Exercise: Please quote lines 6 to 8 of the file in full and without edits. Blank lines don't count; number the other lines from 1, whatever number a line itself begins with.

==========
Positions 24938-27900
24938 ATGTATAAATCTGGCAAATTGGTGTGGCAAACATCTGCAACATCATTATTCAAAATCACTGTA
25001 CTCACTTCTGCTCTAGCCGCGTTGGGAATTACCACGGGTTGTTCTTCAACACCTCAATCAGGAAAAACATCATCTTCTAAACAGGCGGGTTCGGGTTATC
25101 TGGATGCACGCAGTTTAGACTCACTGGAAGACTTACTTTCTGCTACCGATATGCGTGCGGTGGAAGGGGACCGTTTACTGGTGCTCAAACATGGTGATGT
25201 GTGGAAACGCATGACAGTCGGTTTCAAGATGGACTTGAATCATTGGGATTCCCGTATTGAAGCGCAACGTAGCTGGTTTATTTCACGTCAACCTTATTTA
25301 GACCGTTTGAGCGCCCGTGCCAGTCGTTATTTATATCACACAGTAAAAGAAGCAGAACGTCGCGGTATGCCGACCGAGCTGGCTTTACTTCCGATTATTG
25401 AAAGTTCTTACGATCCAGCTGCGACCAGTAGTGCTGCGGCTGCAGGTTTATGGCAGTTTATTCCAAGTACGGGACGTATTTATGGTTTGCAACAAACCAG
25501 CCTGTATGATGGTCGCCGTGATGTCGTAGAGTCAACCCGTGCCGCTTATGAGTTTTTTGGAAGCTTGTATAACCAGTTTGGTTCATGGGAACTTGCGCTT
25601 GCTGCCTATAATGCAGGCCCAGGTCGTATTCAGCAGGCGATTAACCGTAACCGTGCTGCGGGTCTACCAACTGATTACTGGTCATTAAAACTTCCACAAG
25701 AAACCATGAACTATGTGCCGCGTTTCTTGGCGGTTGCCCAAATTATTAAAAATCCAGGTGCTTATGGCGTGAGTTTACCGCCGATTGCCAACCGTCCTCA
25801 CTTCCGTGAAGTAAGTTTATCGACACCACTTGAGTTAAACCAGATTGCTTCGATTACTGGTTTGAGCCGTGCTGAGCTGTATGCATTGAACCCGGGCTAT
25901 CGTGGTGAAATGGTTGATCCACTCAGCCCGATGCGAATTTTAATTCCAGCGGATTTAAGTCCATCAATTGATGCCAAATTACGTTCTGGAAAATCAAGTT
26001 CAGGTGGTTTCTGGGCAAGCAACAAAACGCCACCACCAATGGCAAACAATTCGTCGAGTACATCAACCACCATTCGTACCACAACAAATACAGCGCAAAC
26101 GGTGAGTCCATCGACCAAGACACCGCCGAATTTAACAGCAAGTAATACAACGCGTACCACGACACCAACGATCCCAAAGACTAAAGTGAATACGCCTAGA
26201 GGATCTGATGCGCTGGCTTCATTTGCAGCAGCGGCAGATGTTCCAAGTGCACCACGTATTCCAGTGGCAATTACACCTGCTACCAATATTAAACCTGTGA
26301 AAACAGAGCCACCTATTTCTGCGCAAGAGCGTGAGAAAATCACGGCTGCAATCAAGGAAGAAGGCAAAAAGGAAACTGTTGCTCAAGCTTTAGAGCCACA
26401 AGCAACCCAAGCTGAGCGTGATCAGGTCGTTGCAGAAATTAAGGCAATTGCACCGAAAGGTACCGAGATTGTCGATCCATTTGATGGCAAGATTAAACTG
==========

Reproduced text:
25301 GACCGTTTGAGCGCCCGTGCCAGTCGTTATTTATATCACACAGTAAAAGAAGCAGAACGTCGCGGTATGCCGACCGAGCTGGCTTTACTTCCGATTATTG
25401 AAAGTTCTTACGATCCAGCTGCGACCAGTAGTGCTGCGGCTGCAGGTTTATGGCAGTTTATTCCAAGTACGGGACGTATTTATGGTTTGCAACAAACCAG
25501 CCTGTATGATGGTCGCCGTGATGTCGTAGAGTCAACCCGTGCCGCTTATGAGTTTTTTGGAAGCTTGTATAACCAGTTTGGTTCATGGGAACTTGCGCTT